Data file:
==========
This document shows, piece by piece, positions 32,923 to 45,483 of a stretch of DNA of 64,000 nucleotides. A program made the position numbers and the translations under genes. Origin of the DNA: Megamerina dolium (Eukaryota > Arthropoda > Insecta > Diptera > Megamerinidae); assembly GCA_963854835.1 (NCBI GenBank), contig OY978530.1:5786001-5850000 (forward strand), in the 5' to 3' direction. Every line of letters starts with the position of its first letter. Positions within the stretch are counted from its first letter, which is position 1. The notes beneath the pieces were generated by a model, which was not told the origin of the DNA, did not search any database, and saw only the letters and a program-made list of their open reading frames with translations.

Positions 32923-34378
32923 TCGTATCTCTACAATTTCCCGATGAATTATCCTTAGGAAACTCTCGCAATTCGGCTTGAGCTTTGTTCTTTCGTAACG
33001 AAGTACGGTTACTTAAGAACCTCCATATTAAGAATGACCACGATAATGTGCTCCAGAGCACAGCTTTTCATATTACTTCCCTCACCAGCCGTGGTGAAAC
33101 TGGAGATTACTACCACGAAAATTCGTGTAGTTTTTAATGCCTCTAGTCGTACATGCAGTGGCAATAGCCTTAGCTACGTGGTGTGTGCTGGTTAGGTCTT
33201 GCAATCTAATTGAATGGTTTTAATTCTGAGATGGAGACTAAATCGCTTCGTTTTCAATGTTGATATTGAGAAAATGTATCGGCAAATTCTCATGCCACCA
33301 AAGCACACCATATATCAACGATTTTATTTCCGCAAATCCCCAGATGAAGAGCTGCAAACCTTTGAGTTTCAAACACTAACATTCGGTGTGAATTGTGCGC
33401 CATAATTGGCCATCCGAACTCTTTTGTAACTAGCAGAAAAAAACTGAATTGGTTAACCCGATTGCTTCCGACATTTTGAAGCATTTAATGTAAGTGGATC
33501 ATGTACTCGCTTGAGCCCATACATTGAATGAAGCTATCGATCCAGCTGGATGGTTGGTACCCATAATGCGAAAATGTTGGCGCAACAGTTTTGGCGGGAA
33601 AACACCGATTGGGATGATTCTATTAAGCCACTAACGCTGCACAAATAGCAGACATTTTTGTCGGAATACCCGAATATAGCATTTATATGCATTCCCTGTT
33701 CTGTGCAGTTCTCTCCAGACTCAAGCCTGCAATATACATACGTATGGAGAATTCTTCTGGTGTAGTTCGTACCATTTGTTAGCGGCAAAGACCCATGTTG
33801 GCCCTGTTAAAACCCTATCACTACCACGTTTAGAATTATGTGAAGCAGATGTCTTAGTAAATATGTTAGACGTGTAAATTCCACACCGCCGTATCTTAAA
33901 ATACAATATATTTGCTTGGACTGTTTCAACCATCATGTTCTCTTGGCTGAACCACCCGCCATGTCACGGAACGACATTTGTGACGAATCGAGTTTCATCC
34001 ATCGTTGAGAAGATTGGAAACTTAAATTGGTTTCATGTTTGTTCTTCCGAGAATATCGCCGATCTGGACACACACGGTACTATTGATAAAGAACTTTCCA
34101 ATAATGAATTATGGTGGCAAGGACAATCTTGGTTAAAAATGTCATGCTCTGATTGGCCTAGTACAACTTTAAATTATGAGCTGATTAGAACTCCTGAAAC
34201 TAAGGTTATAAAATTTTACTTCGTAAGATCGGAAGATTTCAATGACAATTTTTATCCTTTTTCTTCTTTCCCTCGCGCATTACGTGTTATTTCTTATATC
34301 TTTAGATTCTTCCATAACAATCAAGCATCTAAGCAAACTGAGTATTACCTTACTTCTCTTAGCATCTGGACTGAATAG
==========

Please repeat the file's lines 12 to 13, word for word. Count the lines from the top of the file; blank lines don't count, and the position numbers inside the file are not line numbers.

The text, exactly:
33801 GCCCTGTTAAAACCCTATCACTACCACGTTTAGAATTATGTGAAGCAGATGTCTTAGTAAATATGTTAGACGTGTAAATTCCACACCGCCGTATCTTAAA
33901 ATACAATATATTTGCTTGGACTGTTTCAACCATCATGTTCTCTTGGCTGAACCACCCGCCATGTCACGGAACGACATTTGTGACGAATCGAGTTTCATCC